I’ve been doing research for tips for a healthy heart…
…see, I have heart disease.
My blood pressure and cholesterol levels are through the roof.
I have to take medication every day to keep my blood pressure under control.
I’ve also had a life-long medical condition known as arrhythmia…
…my heart can beat out of control upwards of 200 beats per minute!
It was so serious as a child that I was even in intensive care for a few days. Since then, I’ve learned to control it when it sporadically re-enters my life.
I don’t have to be doing anything physically demanding either…
…I’ve had it act up for bending down and picking up something from the floor and for the past two nights I have awoke in the middle of the night from it acting up. Weird. That’s never happened before.
With all of this being said, today I felt prompted to take it somewhat easy, not to over exert myself, and do some research on how to have a healthy heart…
…if I don’t do something, I could be having a heart attack! I am three times more likely to have one than the average male.
Tips for a Healthy Heart
1. GO NUTS – Apparently, your hearth will love you if you eat six walnuts before lunch and dinner. Why? Because walnuts are rich in omega-3 fatty acids, which help to decrease inflammation in the arteries surrounding your heart, so they keep your heart functioning longer and better. Walnuts will also make you feel fuller faster so you are less likely to overeat at meals…who knew?!
2. DE-STRESS – Unplug yourself from the news cycle and your email. It’s good for you and your ticker. And that beings with your smartphone. Start turning it off 15 minutes at a time and work up to an hour a day to reduce stress. Stress raises blood pressure, heart rate, and levels of the stress hormone cortisol. The last couple of days, I’ve been home taking care of the kids while my wife has been working…coincidence? Hmmm…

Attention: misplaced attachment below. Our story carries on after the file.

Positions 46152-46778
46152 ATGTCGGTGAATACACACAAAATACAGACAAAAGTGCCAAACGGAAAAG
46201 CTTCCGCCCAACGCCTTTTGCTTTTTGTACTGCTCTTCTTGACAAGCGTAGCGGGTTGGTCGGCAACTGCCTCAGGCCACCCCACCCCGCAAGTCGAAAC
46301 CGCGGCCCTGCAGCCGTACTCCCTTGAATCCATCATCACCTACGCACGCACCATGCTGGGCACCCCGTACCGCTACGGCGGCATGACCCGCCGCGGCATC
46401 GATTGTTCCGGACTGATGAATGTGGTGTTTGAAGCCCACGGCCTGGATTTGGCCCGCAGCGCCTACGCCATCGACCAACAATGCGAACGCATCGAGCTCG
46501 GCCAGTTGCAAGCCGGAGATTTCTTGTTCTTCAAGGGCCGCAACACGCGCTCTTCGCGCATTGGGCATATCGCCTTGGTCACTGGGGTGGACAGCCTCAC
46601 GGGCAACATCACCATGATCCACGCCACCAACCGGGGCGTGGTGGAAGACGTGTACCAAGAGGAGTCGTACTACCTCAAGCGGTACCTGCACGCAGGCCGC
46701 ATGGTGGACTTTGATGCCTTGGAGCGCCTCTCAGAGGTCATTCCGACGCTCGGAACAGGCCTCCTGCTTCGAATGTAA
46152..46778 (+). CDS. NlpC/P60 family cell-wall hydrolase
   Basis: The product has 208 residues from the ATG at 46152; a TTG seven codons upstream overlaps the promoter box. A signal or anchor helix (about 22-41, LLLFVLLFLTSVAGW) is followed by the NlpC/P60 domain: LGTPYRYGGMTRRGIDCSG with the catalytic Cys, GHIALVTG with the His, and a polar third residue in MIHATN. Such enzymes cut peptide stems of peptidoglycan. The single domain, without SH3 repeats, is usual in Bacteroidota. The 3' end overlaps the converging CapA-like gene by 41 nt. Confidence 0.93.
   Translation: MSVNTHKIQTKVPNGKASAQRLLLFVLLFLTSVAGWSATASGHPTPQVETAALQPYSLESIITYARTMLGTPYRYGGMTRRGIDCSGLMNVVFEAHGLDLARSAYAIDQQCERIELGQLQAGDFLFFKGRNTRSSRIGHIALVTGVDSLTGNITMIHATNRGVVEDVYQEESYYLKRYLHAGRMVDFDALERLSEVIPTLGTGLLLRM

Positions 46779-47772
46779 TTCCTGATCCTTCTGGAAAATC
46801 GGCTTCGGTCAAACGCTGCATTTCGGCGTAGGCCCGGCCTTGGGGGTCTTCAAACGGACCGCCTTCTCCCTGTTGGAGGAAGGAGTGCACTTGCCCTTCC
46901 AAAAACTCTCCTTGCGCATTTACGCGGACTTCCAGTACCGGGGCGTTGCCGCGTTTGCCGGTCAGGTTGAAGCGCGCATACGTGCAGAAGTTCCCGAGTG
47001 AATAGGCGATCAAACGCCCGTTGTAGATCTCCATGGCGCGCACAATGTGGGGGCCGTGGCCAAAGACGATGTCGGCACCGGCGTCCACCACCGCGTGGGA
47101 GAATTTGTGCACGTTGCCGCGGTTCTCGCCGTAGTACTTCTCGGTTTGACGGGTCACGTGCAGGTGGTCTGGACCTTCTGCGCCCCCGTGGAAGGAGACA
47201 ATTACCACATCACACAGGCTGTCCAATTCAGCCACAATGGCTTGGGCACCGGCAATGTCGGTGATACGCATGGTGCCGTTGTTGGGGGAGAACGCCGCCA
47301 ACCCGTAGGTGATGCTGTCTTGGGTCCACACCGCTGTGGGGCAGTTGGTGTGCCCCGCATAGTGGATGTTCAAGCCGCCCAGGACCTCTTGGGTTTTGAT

3. WEIGHT TRAINING – Strength training reduces your percentage of body fat, keeps your weight down, and increases your muscle mass and endurance for aerobic exercise. Do some weight training with free weights twice a week, making sure to focus on both your upper and lower body as your aerobic capacity improves through strength training, your good HDL cholesterol levels will increase.
4. MEASURE YOUR WAIST – Take a tape measure and measure your middle. If your waist size is more than 35″ in women or more than 40″ in mend, this tells you that you are at increased risk for heart disease and type 2 diabetes. Get serious about more active and get rid of simple sugar and white-floured foods in your diet. These foods tend to take up residence right around the middle.
5. REDUCE SALT – High blood pressure is a major risk factor for heart disease, and reducing salt intake can help lower blood pressure. Cook with herbs in place of salt, and make sure you read food labels to see just how much salt is in prepared foods. Aim for less than 2.3 grams (about a teaspoon) of salt per day.
6. SLEEP – People who sleep fewer than seven hours a night have higher blood pressure and higher levels of the stress hormone cortisol, making the arteries more vulnerable to plaque buildup. In fact, the latest research shows that people who do not get enough sleep are more than twice as likely as others to die of heart disease. Try to avoid caffeine after noon, and develop a stress-free wind-down ritual before bed. Try taking a bath instead of paying the bills right before bed.
These are just a few of the tips I found that I’m going to start implementing into my life starting now! Read the full article here where I found these tips.
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